Stanley Elkin’s stories are populated by chronic complainers, whose energies are devoted to lamentation over failures of health, business, love, or aspiration, and by glib finaglers, who ooze oily confidence and dispense inside dope. These are the residents of Elkin’s short-story collection Criers and Kibitzers, Kibitzers and Criers: Nine Stories (1965); each has a code, myth, or obsession to sum up society and his place in it. Testifying to the precept that the limits of one’s language are the limits of one’s world, they share a faith in verbal extravagance as a means of staking out claims for the self. Whether he is after influence, sympathy, or simply an audience, every character is an ear-bender, a salesperson, a cajoler, a philosopher. Talk is the common currency of the anxious and the fanatical alike.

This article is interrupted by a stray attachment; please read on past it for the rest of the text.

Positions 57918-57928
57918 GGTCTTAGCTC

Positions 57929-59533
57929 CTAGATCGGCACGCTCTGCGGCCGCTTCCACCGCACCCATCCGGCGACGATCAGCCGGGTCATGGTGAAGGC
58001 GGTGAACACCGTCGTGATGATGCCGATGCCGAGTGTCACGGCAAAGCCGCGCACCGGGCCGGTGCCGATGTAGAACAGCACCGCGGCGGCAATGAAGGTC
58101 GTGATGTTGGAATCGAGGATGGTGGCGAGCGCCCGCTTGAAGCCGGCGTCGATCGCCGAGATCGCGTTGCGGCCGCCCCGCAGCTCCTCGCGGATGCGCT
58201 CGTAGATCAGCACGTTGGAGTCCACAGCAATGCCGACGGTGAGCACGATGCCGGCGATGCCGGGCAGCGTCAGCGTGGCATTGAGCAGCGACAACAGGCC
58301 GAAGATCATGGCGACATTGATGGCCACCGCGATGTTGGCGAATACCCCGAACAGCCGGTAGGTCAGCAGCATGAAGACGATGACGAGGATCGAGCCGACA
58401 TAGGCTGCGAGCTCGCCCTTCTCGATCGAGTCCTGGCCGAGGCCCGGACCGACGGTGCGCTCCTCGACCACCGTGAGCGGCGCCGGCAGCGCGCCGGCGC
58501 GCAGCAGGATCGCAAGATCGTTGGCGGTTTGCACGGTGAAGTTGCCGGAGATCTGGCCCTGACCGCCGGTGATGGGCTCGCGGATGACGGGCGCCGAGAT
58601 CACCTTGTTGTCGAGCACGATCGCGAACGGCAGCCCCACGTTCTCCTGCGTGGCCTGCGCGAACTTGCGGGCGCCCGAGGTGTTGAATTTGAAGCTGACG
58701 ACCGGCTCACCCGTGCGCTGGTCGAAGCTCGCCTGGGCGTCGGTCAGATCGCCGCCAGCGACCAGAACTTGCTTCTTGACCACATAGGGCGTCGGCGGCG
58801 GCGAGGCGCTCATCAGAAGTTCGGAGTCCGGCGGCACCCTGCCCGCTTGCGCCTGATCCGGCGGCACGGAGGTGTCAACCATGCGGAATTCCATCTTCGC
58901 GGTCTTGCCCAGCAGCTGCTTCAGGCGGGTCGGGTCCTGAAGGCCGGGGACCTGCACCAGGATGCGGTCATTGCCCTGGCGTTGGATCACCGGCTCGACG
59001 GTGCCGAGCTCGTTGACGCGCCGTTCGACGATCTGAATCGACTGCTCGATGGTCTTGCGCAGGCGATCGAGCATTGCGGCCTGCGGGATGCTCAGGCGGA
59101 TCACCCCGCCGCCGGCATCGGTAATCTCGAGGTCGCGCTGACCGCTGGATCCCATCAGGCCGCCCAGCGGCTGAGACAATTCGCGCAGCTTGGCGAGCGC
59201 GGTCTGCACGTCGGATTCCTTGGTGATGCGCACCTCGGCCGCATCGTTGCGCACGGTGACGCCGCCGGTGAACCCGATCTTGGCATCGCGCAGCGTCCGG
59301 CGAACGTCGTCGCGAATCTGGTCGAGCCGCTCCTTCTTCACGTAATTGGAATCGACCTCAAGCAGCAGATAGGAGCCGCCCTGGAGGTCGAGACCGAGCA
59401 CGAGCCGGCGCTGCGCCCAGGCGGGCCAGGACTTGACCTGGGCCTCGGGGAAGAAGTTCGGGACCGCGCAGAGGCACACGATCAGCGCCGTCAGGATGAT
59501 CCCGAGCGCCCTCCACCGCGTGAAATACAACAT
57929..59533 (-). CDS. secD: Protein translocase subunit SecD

Ed Wolfe is a particularly proficient negotiator in an environment that highlights the intimate relationship between identity and expression. The exploitative way he handles people over the telephone, however, dehumanizes the bill collector as well as those he duns. It intensifies the orphan’s divorce from the human community. Wolfe’s subsequent selling off of everything he owns looks like the programmatic suicide of a man at loose ends; moreover, it may be interpreted either as the bullying method of the bill collector turned inward or as an upgrading of what for him has been a prolonged search for authenticity. At the end of the story, Ed Wolfe, shaved to the bone, has reached bottom; yet even though he is dislocated and desperate among strangers, the closing image of Mary Roberta’s brief act of compassion may be a foundation on which to begin rebuilding his life.
In other words, Ed Wolfe’s humiliation may be prefatory to a return to life. The vitality of a strange black woman may serve as an energy transfusion for a man who has been riven by guilt and spiritual isolation. However indifferently he observes the climactic event of the story (and even if he is still not ready to be groomed for virtue), there exists the possibility of a reversal of his depletion. Perhaps he has been purged, in which case he may now be prepared to discover the self for which he has been searching.